Take the 2-minute tour ×
Mathematics Stack Exchange is a question and answer site for people studying math at any level and professionals in related fields. It's 100% free, no registration required.

Let $E$ be a set in a metric space $X$ and $E'$ denote the set of all limit points and $\bar{E}$ be the closure of $E$. Then $\bar{E} = E \cup E'$

Prove that $E'$ is closed, and $\bar{E}$ and $E$ have the same limit points

So as sets, they look like?

enter image description here

I know that the $p'$ just solely inside $E'$ is wrong, but is the actual picture even right?

I read a lemma that since $E'$ is the set of all limit points, any point (say) $p'$ must contain another point in $E$ for that point isn't the point itself

share|improve this question
    
In $\Bbb R$, what are the limit points of $E=\{1/n: n=1,2,\ldots\}$? –  David Mitra Dec 29 '12 at 3:08
    
Is it just the unit interval? –  sidht Dec 29 '12 at 3:22
    
It's $0$. But to show that $E'$ is closed you can show that every convergent sequence in $E'$ has its limit in $E'$. –  André Dec 29 '12 at 3:24
    
Oh sorry I misread his question. I thought he asked what is $E'$ for some reason. I actually have the answers in my hand, and I need to understand the definitions first before I want to continue however –  sidht Dec 29 '12 at 3:32
    
Alternative hint: to show a set is closed, it is often easier to show its complement is open, –  gnometorule Dec 29 '12 at 3:54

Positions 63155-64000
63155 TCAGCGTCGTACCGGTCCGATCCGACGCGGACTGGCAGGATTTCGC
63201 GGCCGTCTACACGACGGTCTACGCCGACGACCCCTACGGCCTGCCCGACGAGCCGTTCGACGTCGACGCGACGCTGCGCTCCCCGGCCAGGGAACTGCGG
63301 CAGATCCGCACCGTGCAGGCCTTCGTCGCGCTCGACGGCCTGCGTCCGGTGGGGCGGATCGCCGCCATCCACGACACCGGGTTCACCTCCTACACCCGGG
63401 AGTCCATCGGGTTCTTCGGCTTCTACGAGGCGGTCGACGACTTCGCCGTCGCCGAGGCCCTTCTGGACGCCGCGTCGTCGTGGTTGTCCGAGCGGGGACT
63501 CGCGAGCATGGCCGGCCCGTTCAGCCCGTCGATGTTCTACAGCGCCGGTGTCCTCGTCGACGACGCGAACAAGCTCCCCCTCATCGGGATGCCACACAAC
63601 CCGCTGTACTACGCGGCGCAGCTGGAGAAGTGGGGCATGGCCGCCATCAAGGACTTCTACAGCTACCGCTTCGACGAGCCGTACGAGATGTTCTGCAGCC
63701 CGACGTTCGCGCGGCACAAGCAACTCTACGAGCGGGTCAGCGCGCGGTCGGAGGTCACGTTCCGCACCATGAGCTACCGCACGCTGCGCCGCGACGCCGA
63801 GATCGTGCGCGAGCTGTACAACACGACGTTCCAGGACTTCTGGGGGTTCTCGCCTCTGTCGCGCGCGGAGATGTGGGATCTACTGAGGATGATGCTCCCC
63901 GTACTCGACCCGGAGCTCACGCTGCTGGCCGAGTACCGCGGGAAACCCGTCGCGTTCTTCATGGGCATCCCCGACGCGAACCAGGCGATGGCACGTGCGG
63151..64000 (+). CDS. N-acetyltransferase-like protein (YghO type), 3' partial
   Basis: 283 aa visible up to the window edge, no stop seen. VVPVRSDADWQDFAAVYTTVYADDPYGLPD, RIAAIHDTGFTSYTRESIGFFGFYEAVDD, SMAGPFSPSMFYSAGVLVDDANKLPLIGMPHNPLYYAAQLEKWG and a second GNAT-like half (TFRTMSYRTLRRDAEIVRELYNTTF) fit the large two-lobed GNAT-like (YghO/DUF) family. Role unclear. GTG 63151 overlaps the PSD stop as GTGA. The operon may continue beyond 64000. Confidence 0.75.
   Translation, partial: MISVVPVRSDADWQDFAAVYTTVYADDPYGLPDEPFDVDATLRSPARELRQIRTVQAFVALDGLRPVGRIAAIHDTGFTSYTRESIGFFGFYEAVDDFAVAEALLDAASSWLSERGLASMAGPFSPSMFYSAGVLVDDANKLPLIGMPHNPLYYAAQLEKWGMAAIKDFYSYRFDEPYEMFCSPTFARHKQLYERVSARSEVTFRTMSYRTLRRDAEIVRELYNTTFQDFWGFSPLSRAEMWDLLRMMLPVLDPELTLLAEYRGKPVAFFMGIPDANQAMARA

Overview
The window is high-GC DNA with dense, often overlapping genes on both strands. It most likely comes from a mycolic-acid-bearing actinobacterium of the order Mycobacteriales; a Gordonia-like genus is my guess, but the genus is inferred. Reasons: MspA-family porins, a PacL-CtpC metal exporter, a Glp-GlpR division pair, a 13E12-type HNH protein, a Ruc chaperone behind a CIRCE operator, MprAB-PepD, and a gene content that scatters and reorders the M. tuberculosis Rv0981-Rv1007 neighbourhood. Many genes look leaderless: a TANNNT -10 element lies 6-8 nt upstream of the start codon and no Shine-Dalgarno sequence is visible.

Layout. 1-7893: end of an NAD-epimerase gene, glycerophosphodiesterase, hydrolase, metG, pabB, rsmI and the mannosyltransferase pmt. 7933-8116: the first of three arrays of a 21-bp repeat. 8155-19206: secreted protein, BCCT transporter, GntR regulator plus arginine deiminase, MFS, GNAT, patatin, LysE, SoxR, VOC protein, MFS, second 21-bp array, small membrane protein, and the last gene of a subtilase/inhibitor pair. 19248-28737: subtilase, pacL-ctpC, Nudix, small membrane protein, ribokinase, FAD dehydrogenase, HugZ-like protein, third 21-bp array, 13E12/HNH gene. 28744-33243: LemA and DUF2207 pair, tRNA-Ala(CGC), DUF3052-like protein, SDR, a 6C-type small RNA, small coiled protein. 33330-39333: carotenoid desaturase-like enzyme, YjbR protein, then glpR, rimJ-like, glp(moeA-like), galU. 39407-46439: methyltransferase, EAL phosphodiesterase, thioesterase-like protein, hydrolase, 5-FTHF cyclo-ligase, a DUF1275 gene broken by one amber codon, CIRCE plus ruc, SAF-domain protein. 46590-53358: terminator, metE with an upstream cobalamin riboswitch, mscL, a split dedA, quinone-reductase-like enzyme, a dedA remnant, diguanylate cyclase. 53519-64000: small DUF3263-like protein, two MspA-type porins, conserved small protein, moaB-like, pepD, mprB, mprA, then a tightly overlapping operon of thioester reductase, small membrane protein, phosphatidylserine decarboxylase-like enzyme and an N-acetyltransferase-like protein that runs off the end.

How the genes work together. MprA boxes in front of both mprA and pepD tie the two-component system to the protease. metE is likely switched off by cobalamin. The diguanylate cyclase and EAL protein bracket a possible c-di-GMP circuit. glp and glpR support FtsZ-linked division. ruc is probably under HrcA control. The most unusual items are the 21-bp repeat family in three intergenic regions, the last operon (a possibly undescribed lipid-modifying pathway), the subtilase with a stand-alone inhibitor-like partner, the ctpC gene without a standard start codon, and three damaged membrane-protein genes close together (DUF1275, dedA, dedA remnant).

1 Answer 1

up vote 1 down vote accepted

To show that $E'$ is closed, we will show $X\setminus E'$ is open. If $x \in X\setminus E'$, then there is $B(x,r) \subseteq X\setminus E$. Then for all $y \in B(x,r)$ since $B(x,r)$ is open there is $B(y,r_2)\subseteq B(x,r)\subseteq X \setminus E$ so $y \in X \setminus E'$ as well. It follows that $x$ is an interior point of $X\setminus E'$, and so $X\setminus E'$ is open, and $E'$ is closed.

Now we show $E$ and $\overline{E}$ have the same limit points. Clearly $E' \subseteq \overline{E}'$ since if every $B(x,r)$ contains an element of $E$ different from $x$, then that element is also an element of $\overline{E}$. Conversely, suppose $B(x,r)$ contains an element $y$ of $\overline{E}$. Since $B(x,r)$ is open, we may choose $B(y,r_2)\subseteq B(x,r)$ and by making $r_2<d(x,y)$ smaller if necessary we may ensure $x\notin B(y,r_2)$. Then since $y \in \overline{E}$ we may choose $z \in E \cap (B(y,r_2)\setminus\{y\})$. Then $z \in E \cap (B(x,r) \setminus \{x\})$ which completes the proof.

share|improve this answer

Your Answer

 
discard

By posting your answer, you agree to the privacy policy and terms of service.

Not the answer you're looking for? Browse other questions tagged or ask your own question.